• Rehabilitation of 18 existing water schemes. An additional 1,335 households gained access to water supply across these schemes, resulting in an additional 6,007 people gaining access to safe water.

  • A competitive PPP procurement model identified private sponsors for the project’s water schemes.  Water connections were created for 21,802 households, resulting in an estimated 98,109 people gaining access to safe water through new piped schemes.

  • A total of 20,475 deep tube wells (DTW), rain water harvesting structures, pond sand filter & ring wells were constructed under the project.

  • The Department of Public Health Engineering (DPHE) conducted a detailed assessment of the number of households accessing water points and estimated that there were 1,382,063 beneficiaries from non-piped water points.   Combined with those gaining access from piped water schemes, the total number of people provided with access to safe water through the project was 1,480,172.

  • 55,000 household latrines were constructed, providing improved sanitation access to 247,500 people. 450 local private sector entrepreneurs were trained to manufacture and build latrines; out of these, 199 (44%) became active in the project.

  • The project provided capacity building and technical assistance to the government implementing agencies at central and local levels. This included training on the management of piped water schemes, including tariff structures, operation and maintenance of water schemes, Ward Action Plan (WAP) preparation, sanitation and hygiene education and sanitation marketing. In total, over 11,000 participants attending training sessions supported by the project.

Bank Group Contribution

The World Bank, through the International Development Association (IDA), provided a credit in the amount of $41.04 million. Besides, the Bank also brought in global knowledge and international experience in the engagement of the private sector to deliver and maintain services.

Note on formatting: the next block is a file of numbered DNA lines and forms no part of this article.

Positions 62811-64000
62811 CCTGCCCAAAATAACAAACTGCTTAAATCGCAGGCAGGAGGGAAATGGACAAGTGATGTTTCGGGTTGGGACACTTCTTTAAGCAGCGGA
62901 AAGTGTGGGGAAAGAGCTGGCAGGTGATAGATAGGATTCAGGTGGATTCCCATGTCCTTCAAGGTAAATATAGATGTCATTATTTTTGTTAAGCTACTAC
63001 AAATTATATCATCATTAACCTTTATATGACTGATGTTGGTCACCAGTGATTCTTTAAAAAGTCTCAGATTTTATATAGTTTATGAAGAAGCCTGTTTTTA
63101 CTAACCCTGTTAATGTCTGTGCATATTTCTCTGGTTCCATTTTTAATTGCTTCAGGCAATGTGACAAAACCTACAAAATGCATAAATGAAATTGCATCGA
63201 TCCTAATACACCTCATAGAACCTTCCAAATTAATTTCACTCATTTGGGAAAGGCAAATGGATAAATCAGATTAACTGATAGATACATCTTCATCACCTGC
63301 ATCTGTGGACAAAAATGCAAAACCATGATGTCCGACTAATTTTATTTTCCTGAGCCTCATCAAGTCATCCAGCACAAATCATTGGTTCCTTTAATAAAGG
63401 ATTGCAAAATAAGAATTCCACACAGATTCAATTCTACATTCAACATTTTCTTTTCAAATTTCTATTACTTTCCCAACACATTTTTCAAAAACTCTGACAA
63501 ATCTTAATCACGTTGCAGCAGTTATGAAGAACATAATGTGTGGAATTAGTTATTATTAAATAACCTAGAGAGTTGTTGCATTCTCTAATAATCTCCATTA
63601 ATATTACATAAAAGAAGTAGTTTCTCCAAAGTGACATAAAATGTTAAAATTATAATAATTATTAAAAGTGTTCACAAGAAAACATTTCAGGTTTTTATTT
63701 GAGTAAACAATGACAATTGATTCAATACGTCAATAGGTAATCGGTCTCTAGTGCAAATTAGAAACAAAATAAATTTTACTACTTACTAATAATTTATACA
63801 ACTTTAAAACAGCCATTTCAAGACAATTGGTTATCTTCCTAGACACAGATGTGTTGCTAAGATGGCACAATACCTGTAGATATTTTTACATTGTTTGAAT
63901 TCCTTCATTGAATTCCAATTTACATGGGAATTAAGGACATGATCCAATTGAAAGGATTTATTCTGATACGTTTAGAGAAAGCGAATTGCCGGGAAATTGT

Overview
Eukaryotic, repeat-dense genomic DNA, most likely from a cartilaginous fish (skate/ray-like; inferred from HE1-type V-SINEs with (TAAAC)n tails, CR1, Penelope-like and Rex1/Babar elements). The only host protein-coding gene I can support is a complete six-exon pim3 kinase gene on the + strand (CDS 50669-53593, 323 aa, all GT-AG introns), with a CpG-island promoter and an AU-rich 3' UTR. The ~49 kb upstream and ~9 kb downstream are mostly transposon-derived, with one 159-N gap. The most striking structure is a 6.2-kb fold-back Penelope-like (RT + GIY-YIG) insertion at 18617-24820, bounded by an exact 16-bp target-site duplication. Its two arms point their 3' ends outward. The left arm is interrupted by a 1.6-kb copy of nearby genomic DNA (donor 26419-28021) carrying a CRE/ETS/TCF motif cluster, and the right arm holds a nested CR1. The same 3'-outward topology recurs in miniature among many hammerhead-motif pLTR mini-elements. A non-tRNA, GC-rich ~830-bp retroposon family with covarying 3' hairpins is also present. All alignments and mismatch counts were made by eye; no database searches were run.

Throughout the project, the World Bank coordinated its efforts closely with the Government of Bangladesh, specifically with the Ministry of Local Government, Rural Development and Cooperatives (MLGRD&C), which leads the country’s water supply and sanitation sector.  The MLGRD&C delegates functional responsibility across several key departments: The Department of Public Health Engineering (DPHE); Local Government Engineering Department (LGED); Water Supply and Sewerage Authorities (WASA) in metropolitan Dhaka, Chittagong, Khulna, and Rajshahi; and local authorities, including the Union Parishads (UPs) in rural Bangladesh.

The DPHE, along with the International Centre for Diarrheal Disease Research, led efforts to test for arsenic contamination in tube wells and Arsenic-Iron removal plants (AIRPs).  

Moving Forward

The Bangladesh Rural Water Supply and Sanitation Project established infrastructure and groundwork in the country’s rural areas to address some of their most pressing challenges, including arsenic and bacterial contamination in the water supply and a lack adequate and hygienic sanitation facilities.

New delivery models and technical training promoted through the project have increased the capacity and effectiveness of the local government to manage and operate water services. More than 11,000 individuals attended training sessions provided through the project.  The establishment of almost 400 water user committees helps to facilitate continued community involvement and government accountability. Finally, the design of the project exposed the government to new private sector partnership modalities, and the current management arrangement enables the government to continue to learn from the private sector partners engaged.


Rural communities located in Bangladesh’s arsenic hot spots and those who previously had no piped water schemes benefited greatly from the project.  More than 1,727,000 people directly benefited from the project; among them 863,836 are women.